Thanks Emma

AtheneNoctua Tue 06-Oct-09 20:23:23

Emma, your post is a fine example of the selfish entitlement culture that is rife in Britain today.

No one else is entitled to bring their children to work for free. What makes you think you should?

I think you should consider how much a prospective employer who lets you bring your child to work is saving you in your own childcare. It is a perk for you, not the employer who could just as easily hire a baggage-free nanny.

Gimme gimme gimme... Grow up.

I think 60-70% of the going rate is fair pay for a nanny with own child/children.

Millarkie Tue 06-Oct-09 20:39:00

'You are still getting the same care' - no you're not - you are getting 50% of the care..I would pay 80% of the salary though, but not 100% and I wouldn't employ a nanny with their own child who obviously hadn't fully thought through the pros AND cons of the situation.
And that's speaking as someone who has employed nannies without children, nannies with their own child, shared-nannies and used all sorts of childcare types all with their pros and cons and all with their appropriate cost.

xoxcherylxox Tue 06-Oct-09 20:43:31

im not a nanny but i wonder why i nanny would carry on with there job once the have a child if they couldnt bring there child to wrk makes no sense to pay childcare to go and watch someone elses child theres no logic in that at all.
i am actually a childminder i used to be a nursery nurse and when we decided that we were trying for my daughter i started to register as a childminder there was no way i was paying to put my child into the nursery and then watch other children in the nursery where as now i watch my daughter at home and other children come to us and use my service. i would feel so guilty and feel like a useless mum if i send my daughter away to childcare and then had great fun doing things with someone elses while thing my daughter would love this.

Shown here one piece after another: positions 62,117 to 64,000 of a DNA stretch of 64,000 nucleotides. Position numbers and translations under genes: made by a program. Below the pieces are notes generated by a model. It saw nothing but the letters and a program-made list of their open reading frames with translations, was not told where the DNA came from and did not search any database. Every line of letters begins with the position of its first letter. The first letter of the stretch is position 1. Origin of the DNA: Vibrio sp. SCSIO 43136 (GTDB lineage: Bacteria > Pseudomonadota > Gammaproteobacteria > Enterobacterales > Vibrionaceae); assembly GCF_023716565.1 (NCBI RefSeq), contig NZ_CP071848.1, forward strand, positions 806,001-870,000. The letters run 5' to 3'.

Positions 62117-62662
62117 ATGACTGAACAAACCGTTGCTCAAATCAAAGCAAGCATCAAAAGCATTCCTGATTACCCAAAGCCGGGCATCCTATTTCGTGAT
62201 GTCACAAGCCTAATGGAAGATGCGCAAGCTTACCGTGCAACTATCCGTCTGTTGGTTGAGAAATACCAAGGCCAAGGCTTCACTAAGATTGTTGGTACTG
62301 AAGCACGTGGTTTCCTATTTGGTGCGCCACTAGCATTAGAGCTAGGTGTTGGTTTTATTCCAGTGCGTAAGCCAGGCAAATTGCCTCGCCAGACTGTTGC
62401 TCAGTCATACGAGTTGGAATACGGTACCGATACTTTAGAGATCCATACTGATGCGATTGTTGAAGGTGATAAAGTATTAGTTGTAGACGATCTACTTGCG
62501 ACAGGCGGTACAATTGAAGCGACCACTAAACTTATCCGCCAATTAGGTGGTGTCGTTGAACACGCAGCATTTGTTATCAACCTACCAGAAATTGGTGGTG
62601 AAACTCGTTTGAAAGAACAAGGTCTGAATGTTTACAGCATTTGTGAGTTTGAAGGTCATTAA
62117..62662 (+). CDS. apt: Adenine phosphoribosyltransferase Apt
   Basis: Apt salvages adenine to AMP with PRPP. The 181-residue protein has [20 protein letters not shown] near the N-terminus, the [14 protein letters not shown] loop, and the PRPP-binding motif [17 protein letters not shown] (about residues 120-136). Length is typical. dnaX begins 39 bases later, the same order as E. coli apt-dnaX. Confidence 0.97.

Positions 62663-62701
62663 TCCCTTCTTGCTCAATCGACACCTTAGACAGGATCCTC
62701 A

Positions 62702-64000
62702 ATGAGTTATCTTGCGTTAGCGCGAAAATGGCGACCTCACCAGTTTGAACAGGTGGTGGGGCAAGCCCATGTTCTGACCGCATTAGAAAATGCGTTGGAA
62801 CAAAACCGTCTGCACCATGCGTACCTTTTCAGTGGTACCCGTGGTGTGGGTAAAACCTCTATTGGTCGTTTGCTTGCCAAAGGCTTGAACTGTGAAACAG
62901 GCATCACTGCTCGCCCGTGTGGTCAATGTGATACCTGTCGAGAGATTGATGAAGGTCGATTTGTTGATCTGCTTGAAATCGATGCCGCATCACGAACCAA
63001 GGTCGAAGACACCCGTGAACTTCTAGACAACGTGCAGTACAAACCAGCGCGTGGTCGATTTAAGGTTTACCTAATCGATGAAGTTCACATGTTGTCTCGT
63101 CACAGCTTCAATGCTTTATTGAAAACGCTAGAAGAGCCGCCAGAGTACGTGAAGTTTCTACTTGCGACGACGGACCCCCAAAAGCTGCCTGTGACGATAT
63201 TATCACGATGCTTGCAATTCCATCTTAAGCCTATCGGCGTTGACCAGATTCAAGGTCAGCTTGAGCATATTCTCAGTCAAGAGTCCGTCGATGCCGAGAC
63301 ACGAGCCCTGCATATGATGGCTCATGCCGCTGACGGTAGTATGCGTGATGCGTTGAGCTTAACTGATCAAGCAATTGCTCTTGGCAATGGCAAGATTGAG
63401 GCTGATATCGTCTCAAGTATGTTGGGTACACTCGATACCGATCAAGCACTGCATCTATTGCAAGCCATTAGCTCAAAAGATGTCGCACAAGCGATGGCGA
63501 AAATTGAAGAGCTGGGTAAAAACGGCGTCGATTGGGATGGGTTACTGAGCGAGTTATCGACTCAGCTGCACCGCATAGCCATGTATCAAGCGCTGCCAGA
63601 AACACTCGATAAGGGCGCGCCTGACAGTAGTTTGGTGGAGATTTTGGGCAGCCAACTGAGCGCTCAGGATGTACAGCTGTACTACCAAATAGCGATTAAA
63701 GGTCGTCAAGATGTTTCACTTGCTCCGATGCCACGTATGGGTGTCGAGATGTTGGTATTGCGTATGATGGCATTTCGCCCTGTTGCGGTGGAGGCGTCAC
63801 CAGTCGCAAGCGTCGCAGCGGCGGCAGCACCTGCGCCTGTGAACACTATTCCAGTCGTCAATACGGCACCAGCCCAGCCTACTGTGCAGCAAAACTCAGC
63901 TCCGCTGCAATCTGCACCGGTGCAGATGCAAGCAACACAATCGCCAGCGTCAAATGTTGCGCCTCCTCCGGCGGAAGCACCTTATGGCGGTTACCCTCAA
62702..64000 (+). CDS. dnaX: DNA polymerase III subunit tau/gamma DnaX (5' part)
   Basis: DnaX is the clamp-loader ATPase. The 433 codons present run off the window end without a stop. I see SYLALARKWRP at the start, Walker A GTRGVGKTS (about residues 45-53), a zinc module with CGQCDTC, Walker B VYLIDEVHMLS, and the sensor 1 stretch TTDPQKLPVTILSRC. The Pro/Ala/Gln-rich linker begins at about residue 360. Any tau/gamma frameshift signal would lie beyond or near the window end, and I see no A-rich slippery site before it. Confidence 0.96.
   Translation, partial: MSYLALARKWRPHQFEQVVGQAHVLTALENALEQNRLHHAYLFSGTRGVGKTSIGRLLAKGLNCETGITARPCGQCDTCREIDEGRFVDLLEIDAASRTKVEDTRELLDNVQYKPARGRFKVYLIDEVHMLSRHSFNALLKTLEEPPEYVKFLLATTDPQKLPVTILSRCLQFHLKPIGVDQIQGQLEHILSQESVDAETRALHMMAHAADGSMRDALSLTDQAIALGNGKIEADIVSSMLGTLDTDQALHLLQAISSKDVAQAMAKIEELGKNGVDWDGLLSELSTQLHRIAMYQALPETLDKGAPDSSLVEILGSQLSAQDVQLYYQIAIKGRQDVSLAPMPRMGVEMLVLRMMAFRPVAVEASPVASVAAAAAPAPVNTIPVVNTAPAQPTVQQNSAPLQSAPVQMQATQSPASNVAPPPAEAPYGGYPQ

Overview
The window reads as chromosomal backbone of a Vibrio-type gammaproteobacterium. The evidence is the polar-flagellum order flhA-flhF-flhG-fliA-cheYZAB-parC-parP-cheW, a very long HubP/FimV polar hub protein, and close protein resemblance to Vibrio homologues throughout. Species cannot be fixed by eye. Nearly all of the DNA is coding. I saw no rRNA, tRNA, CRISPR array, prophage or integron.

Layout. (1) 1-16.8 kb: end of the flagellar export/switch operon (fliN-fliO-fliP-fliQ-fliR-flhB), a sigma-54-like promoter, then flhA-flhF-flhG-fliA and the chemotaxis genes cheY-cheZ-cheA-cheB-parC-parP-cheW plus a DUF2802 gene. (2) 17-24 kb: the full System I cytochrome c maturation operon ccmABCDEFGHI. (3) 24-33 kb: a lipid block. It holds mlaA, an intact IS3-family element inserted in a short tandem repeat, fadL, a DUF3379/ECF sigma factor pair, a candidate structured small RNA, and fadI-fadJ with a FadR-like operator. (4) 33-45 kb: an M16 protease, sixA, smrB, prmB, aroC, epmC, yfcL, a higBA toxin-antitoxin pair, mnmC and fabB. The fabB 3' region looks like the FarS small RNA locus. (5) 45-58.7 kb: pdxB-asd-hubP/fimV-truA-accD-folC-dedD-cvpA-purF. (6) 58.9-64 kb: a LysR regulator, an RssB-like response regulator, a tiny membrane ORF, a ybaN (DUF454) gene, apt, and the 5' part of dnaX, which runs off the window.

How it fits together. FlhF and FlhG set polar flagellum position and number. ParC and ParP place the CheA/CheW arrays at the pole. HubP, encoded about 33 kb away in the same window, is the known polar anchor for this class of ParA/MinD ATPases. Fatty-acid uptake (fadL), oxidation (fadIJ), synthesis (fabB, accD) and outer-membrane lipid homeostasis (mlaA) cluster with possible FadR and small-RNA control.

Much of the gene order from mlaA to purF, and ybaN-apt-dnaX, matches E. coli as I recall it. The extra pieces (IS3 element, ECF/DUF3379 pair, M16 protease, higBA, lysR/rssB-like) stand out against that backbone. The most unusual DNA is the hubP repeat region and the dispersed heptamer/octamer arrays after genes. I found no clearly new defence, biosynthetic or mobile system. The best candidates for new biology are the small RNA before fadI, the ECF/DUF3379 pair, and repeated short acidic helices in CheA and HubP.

xoxcherylxox Tue 06-Oct-09 20:47:30

millarkie - i dont understand why you would think you dont get the same care the nanny will still do all the same taskss, carry out all the same activities and do all the same things she would normally do with your child with that little extra bit of enjoy for your child as there is another child to fun in the fun and make it more exciting

boyraiser Tue 06-Oct-09 20:53:48

AtheneNoctus is, I think, being a bit harsh. I wouldn't expect to pay someone only £8ph and then try to knock 20% off that rate - it's barely a living wage, especially in London.

If I wanted someone to look after the DC, and I could afford it, I would be happy to pay a much higher rate than that - I would want someone who is motivated, loyal and feels valued. Emma makes some valuable points about the advantages of a nanny bringing her own child to work - an adoptive sibling for an only child, more experience of childcare, more empathy for parents (and particularly the mother) of the child she cares for.